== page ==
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Culture Radar

It is safe to say that little, if any, art is created in a vacuum. But rarely is the connection so direct as in Ranjani Shettar’s exhibition “Earth Songs for a Night Sky,” at The Phillips Collection. It is the 27th Intersections contemporary art project at the Phillips, a series that gives the selected artists an opportunity to engage with both the museum’s art and its spaces.

Shettar’s seven sculptural pieces are on display in two galleries and the staircase of the original Phillips house. They are mounted on walls and hang from the ceiling, making shadows that enhance their three dimensions. Shettar created these sculptures specifically for the exhibition in response to works she chose from the Phillips’s permanent collection. She was inspired by Wassily Kandinsky’s rarely shown 1913 book “Klänge” (Sounds), which features 56 woodcuts and was published just after the artist embraced abstraction, along with Paul Klee’s late paintings from the 1930s, “Arab Song,” “Efflorescence,” and “Figure of the Oriental Theater.” They are also on view.

“To work with such masterpieces is like being in a candy store, it’s difficult to choose,” Shettar said during a recent talk at the Phillips. “I like to make things that are playful, and I saw that in these artists.”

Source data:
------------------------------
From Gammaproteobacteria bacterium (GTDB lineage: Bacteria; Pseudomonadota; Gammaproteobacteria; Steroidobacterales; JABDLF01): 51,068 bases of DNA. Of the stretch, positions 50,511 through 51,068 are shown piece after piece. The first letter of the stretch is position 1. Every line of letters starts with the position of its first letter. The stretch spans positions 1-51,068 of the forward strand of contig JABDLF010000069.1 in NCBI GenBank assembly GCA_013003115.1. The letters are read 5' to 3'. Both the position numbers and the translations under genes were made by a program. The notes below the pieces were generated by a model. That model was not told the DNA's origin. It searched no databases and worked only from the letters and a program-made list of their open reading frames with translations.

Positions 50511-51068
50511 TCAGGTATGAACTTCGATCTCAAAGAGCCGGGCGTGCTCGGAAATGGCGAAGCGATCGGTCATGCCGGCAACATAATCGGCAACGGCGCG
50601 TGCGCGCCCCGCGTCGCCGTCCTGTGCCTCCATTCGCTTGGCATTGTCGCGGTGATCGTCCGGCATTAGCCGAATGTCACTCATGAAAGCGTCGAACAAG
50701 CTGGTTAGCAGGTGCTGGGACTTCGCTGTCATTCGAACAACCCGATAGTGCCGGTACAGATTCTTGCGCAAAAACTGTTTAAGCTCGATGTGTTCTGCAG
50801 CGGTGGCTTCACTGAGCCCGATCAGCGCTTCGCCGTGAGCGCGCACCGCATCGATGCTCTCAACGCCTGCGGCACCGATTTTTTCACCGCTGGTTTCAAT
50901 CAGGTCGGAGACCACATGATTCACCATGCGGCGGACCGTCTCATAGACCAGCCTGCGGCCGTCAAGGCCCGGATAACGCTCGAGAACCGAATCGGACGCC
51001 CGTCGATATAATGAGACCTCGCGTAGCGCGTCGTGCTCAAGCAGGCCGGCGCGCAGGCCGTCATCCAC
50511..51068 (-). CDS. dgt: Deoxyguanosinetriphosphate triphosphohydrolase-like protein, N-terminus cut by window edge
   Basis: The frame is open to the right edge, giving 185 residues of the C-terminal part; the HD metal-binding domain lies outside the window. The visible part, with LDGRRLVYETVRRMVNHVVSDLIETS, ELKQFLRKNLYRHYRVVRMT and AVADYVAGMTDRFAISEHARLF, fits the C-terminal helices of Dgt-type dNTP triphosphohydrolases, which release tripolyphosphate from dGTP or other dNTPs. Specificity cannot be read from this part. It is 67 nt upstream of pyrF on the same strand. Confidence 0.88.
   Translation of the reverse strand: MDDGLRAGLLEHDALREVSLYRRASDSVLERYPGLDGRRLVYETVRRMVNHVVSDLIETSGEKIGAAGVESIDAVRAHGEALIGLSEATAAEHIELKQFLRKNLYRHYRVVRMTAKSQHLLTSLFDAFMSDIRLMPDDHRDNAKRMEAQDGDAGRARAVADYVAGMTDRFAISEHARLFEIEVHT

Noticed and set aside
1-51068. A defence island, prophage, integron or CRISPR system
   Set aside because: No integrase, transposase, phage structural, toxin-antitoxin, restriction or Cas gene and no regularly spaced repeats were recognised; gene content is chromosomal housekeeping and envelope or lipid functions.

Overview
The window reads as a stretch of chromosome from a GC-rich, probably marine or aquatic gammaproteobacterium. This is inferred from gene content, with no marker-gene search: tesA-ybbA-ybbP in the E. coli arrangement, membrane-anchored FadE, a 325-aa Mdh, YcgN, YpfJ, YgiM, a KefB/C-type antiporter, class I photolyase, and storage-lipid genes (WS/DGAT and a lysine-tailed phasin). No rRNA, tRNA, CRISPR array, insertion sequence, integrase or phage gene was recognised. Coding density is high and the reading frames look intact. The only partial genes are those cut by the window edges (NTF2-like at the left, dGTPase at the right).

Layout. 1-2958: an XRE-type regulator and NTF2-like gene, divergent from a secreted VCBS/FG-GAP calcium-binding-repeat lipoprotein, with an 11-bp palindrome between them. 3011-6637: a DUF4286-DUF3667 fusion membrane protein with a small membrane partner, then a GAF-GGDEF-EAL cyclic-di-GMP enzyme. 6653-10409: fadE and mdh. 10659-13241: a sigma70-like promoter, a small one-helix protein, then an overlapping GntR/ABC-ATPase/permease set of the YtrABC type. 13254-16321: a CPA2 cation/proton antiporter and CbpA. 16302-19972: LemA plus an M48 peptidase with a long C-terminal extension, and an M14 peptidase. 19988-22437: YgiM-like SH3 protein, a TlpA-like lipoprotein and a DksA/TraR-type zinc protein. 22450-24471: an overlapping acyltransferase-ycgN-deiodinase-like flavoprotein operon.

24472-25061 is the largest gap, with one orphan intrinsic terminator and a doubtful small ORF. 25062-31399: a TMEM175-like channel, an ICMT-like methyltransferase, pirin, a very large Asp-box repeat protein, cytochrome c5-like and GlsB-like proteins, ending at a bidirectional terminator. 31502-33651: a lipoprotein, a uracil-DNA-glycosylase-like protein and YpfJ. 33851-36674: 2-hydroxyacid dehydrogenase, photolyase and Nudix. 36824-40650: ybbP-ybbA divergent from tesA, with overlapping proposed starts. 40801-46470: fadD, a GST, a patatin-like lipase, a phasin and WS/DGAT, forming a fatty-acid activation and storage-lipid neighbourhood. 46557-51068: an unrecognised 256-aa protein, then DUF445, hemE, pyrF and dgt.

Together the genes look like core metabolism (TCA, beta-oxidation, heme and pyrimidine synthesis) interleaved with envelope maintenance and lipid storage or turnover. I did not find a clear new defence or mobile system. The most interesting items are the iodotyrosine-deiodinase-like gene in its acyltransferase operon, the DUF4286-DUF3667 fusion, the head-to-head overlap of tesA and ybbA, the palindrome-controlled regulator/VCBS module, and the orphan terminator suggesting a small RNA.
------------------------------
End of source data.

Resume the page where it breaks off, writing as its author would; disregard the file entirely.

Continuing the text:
Shettar was born in 1977 in Bangalore, India, but now lives and works in a remote area in the Southern part of that country. She is inspired by elements of her environment, like the changing skies, monsoon rains, and lush vegetation, and uses traditional materials and techniques to create her lively and lyrical work. She has had solo shows at the Institute of Contemporary Art in Boston, the San Francisco Museum of Modern Art, and the Metropolitan Museum of Art, among others.

“There’s no way you can separate life and art,” she said. “I want my sculptures to occupy the same space as us, and not be on a pedestal. I really care about my ecological footprint and choose materials that are nontoxic.”

It’s interesting to think of Shettar in her studio in rural India, inspired by the artwork of European men from the early decades of the last century, finding a connection.

-Ann Greer